Seven free agents that are going to cash in after playing in the Super Bowl


The Super Bowl is over and done with along with the 2017 NFL season. The City of Philadelphia has already had its parade honoring the team. Lane Johnson and Bud Light followed through on his beer promise, and the Patriots lost one coordinator to a head coaching gig instead of two.

As much as die-hard football fans hate to admit it, there is life outside of the football season. It may not be pleasant, but we must move on.

But there are a handful of guys that are not going to be in too big of a rush to move on. Not because they want to live in the past. No, they are going to want to make sure their team remembers how well they played on the biggest stage in football.

Oh—and how much they contributed on their team’s journey to the Super Bowl.

Why? They are going to become free agents. If their current team is not going to pay them what they are worth, they’ll find one that will. If they didn’t show their team enough during the regular season, how these guys played in the Super Bowl will help them get paid this offseason:

Free Agents— Philadelphia Eagles

Nigel Bradham, outside linebacker

After picking him from the scrap heap the Buffalo Bills left him on, Bradham has developed into a productive piece of the defense for the Eagles with 190 tackles over the last two seasons. During the Super Bowl, he was third on the team with seven total tackles. For the season, Pro Football Focus gave him an 80.6 ranking him 21st among outside linebackers.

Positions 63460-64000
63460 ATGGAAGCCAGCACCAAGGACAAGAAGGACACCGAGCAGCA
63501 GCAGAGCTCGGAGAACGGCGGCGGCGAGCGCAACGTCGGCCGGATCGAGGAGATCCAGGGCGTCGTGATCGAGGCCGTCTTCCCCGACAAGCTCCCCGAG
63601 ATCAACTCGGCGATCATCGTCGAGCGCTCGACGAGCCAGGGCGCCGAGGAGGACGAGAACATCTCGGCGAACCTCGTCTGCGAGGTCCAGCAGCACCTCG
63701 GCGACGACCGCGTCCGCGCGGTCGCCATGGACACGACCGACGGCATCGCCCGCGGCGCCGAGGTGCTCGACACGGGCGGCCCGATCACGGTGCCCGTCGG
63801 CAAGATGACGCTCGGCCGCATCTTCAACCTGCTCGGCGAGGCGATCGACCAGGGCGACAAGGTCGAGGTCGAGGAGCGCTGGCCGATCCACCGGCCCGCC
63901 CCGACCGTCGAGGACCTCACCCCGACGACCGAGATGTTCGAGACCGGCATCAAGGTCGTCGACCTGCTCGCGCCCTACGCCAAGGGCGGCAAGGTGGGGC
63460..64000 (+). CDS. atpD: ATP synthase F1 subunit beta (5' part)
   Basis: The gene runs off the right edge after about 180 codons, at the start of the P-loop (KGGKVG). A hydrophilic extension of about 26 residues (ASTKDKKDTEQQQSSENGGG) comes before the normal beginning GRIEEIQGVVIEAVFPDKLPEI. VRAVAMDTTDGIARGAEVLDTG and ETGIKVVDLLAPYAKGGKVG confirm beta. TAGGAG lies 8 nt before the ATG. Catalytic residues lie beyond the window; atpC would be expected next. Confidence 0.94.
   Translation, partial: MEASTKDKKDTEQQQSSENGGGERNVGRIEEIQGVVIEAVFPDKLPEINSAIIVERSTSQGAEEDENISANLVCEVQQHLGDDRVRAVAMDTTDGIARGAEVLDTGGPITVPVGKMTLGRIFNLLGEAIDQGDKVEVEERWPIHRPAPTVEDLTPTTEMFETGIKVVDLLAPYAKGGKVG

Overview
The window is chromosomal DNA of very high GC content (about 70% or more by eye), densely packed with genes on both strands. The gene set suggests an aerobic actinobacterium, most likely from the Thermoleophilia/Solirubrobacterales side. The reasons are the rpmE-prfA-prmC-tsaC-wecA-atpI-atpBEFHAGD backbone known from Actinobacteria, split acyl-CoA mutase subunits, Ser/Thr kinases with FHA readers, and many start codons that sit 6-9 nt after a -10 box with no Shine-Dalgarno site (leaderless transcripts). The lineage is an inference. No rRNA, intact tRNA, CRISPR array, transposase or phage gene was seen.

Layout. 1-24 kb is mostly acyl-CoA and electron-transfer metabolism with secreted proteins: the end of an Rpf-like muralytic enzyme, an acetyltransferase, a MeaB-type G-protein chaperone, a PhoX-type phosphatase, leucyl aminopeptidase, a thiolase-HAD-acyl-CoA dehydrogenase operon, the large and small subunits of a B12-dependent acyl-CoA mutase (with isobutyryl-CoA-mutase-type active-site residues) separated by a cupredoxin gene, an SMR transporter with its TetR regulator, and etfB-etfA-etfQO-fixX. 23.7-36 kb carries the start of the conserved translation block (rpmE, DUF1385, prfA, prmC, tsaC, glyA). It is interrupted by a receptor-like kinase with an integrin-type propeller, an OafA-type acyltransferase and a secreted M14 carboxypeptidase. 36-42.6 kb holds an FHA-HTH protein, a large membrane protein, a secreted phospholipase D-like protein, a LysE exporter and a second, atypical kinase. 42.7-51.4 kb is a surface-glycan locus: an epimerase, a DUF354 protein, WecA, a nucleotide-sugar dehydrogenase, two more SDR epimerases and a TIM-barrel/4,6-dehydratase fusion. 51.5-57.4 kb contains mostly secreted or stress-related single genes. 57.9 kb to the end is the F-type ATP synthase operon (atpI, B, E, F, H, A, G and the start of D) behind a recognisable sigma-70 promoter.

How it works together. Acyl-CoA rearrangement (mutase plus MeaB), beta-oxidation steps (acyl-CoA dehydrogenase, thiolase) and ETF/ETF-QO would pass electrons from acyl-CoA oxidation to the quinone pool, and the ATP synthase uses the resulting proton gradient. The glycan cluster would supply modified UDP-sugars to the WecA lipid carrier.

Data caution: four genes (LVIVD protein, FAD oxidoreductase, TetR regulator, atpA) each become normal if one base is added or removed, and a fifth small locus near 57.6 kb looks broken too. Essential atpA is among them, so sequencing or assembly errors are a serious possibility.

He didn’t do enough to command a massive pay increase. But he did do enough to warrant the Eagles try to keep him. Spotrac.com estimates his market value to be $11.86 million over two years. It wouldn’t be shocking to see the Eagles offer him a four-year deal in the low $20 million range with $7-9 million guaranteed.

LeGarrette Blount, running back

The 31-year old running back definitely endeared himself to the Eagles front office with 90 yards and a touchdown on 14 carries in the Super Bowl. But at his age, there will be concern that his skill set is about to dip. For a guy with a limited set already, that isn’t good.

He’s an important part of the Eagles running back by committee approach as the guy that can grind out the tough yards; he’s a professional human battering ram. Pro Football Focus graded him at 69.8 (No. 41 among the NFL’s running backs).

Philadelphia will likely make him an offer. But due to his age, he shouldn’t expect to get more than a two-year deal worth around $10 million with maybe $3 million guaranteed.

Corey Graham, free safety

When he joined the Eagles this past season, he knew it would be a one-year thing if he didn’t make an impact. In 14 regular season games, he didn’t do a lot (38 tackles, two interceptions), but he did make an impact in the Super Bowl (eight tackles, five solo).

As an 11-year veteran, he is not likely going to attract many suitors looking for a full-time starter. But he could provide someone with some quality depth at a very important position (graded out in the high 70’s the last three years by Pro Football Focus; 47th among safeties).

If the Eagles don’t offer him a two-year deal worth $5-6 million, someone else will.

Free Agents—New England Patriots

Danny Amendola, wide receiver